Monday 24 October 2016

Right to die is as important as the right to life

Published 03/01/2016 | 02:30

Tom and Marie: a couple who refused to be seen as victims despite the cruelty and unfairness of their situation
Tom and Marie: a couple who refused to be seen as victims despite the cruelty and unfairness of their situation
Motorhead's Lemmy: politically incorrect

When it comes to Christmas busy season, we tend to think of those hideous sales which feature skangers boxing the head off each other for a cheap telly.

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But as I was passing Mount Jerome cemetery the other day, the cars were double-parked as people gathered to pay a visit to their loved ones in the grave. It's a time when we remember those who went too soon - and also those who didn't go soon enough.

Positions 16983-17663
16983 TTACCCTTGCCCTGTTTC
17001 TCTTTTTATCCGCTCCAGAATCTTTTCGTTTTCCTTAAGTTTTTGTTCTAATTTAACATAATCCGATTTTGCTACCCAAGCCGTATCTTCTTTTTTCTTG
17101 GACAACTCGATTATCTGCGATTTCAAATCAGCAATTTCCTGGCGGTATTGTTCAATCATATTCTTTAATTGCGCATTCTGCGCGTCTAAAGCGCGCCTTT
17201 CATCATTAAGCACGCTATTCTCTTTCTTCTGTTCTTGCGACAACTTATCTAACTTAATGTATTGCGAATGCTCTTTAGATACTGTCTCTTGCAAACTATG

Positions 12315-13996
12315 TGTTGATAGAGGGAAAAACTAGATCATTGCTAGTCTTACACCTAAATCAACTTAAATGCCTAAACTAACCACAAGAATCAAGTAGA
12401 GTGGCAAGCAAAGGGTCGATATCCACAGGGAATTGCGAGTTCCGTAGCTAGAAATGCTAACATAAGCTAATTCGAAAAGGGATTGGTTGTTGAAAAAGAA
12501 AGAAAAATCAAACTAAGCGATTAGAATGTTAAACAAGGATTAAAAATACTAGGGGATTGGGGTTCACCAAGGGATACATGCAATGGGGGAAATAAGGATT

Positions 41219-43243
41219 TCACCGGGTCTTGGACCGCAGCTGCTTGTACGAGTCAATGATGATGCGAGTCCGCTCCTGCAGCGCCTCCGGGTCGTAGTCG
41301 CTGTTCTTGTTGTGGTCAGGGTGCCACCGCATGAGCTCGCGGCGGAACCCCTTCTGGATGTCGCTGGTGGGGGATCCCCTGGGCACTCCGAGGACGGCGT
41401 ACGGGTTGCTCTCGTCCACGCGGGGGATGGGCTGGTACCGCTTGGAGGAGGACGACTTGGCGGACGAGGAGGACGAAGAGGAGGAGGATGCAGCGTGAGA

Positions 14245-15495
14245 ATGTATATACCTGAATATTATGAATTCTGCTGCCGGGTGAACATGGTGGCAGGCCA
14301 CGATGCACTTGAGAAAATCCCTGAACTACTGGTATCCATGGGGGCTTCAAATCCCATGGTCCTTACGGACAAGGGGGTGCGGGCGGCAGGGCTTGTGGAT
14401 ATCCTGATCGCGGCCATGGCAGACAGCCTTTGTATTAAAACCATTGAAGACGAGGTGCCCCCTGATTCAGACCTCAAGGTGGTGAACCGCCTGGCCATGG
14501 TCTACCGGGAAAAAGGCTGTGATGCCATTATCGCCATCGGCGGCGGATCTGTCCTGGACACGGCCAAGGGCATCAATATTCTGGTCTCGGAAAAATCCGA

I was thinking about this when I read the Indo interview with Tom Curran the other day. Curran is the doughty partner of Marie Fleming, Ireland's highest-profile campaigner for assisted suicide.

This has been his third Christmas without his partner and as he admitted in the piece: "The first went in a blur and it is hitting me an awful lot more now… Every minute of my day was spent with her. But the family are great… I've loads of good memories. We've had some wonderful times together."

Fleming and Curran struck a chord with the country because, apart from anything else, they refused to be victims in the ongoing battle between State interference and the rights of the individual to decide the time and manner of their own death.